NSA all over your internets? No problem: build yourself a new one

For those who want their own digital space there are other networks than the internet.

The picture at the top of this story is a map of the internet from 1983. It’s not that impressive compared to where we are today, post-invention of the World Wide Web, but by this point it had become a very useful network for sharing knowledge among research institutions. At its heart, though, are the connections between computers. That's kind of all the internet is, and if you really want, you too can create your very own internet.

You can make one quite easily with a mesh network, for a start. Instead of getting yourself connected, via a phone or cable line, to a local exchange (which in turn is connected to the wider mass of wires that encircles the globe), you connect a bunch of computers together wirelessly. Most often this is used as a cheap and flexible way to get isolated communities online when a large ISPs are being slow to install wires.

Buy an antenna that’s pointed towards a public hotspot and get everyone in the village to connect and share the costs. Even if you’re not directly in range of the antenna, you’ll be in range of someone who is, and be able to get web accesss by hopping across. The more people per square mile in a mesh network, the better it gets.

Skip the bit about connecting to the web and focus on the mesh, though, and you'll get something similar that in Greece. Mother Jones reported from there last month on the Athens Wireless Metropolitan Network, a “private, parallel internet” with more than 1,000 regular users:

Data travels through the mesh at no less than 14 megabits a second, and up to 150 Mbs a second, about 30 times faster than the commercial pipeline I get at home. [They] can send messages, video chat, and trade huge files without ever appearing on the regular internet.
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Indeed, the mesh has become a major social hub. There are blogs, discussion forums, a Craigslist knockoff; they've held movie nights where one member streams a flick and hundreds tune in to watch. There's so much local culture that they even programmed their own mini-Google to help meshers find stuff. "It changes attitudes," Bonicioli says. "People start sharing a lot. They start getting to know someone next door - they find the same interests; they find someone to go out and talk with." People have fallen in love after meeting on the mesh.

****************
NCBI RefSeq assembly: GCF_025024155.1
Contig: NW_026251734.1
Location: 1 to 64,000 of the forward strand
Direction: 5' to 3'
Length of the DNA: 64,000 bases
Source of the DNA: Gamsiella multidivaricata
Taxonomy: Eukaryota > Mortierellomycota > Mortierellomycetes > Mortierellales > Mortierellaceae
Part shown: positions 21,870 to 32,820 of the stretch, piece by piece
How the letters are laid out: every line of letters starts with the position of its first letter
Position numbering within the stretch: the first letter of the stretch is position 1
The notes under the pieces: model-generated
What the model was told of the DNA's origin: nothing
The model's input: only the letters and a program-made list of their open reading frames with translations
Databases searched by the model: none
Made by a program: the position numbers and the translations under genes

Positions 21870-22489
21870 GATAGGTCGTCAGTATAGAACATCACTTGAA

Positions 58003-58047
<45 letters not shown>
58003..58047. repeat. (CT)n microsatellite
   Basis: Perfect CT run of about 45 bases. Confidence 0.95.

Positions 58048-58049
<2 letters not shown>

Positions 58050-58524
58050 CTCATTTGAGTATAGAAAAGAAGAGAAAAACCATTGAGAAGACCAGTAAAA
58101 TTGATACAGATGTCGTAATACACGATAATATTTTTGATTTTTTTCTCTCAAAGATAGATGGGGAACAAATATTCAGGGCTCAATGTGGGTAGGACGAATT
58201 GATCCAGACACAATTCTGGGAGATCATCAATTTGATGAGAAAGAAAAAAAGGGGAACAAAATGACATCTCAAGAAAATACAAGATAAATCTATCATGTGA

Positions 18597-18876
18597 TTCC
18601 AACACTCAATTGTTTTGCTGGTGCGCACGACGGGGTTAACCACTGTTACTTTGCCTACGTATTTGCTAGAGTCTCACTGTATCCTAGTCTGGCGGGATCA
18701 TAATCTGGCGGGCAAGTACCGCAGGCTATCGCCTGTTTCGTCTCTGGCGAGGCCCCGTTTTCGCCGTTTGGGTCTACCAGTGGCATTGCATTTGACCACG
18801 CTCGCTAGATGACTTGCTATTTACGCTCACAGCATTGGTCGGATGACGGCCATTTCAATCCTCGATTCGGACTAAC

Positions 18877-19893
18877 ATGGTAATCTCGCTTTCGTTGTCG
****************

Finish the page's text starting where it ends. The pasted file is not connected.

It’s comparable in number of connections to that 1983 internet, even if it’s used for very different things. But more importantly, it's had the side effect of becoming a valuable autonomous space.

The political problems that come from connecting to each other through the internet - hello there, Mr NSA - are a given here, but then there is also a lot of value in this for activists in any part of the world who need to be able to communicate with each other safely and securely. For mass protest movements, these kinds of alternative internets (known typically as "darknets") are a vital tool.

One example is Occupy.here, a project that was inspired by Occupy Wall Street’s Zuccotti Park occupation in 2011. It’s designed to be loaded onto any old commercial router (in theory) to turn it into a sort of self-contained darknet, where anyone can post a message and leave, to come back later and check for replies. Its creator, Dan Phiffer, writes in Rhizome to compare it to a "zen garden" - but, importantly, one he wants to see eventually become more like a "town square - less tidy, more communal".

This kind of reaction was always going to be a consequence of turning the internet's pervasiveness onto the people using it. It can, however, become a bit of a problem once it's extended beyond the scale of protests or settlements, to the scale of entire nations.

The largest extant example of this probably North Korea, which has its own internal network for students and some of the political elite. Access to the wider world's internet is only for the very privileged few, although this has meant that the country is apparently the safest of all from the NSA's surveillance. But there are rumblings from Brazil - as well as a speech at the UN by its president, Dilma Rouseff - that it wants to break the US dominance of the internet in response to the Snowden revelations.

What that means, in theory, is services being forced to locate their servers inside Brazil, to make those companies compliant with Brazilian data protection law, as well as laying down a long-awaited BRICs cable to connect the largest emerging economies of the world. In practice, keeping everything inside Brazil - and all data that comes from elsewhere from travelling via the US - is a tricky technical challenge that could sacrifice some of its strength as a platform.

Perhaps the lesson here is that we can tell when we've failed to use the internet to its full, glorious potential when nodes on the network find it necessary to cut themselves off from the rest of us. If the internet is a good thing for humanity, then it follows that our civilisation has screwed up somewhere when people feel afraid of it being used against them.

1983's internet: still a village, not yet a city. (Image: Computer History Museu

Ian Steadman is a staff science and technology writer at the New Statesman. He is on Twitter as @iansteadman.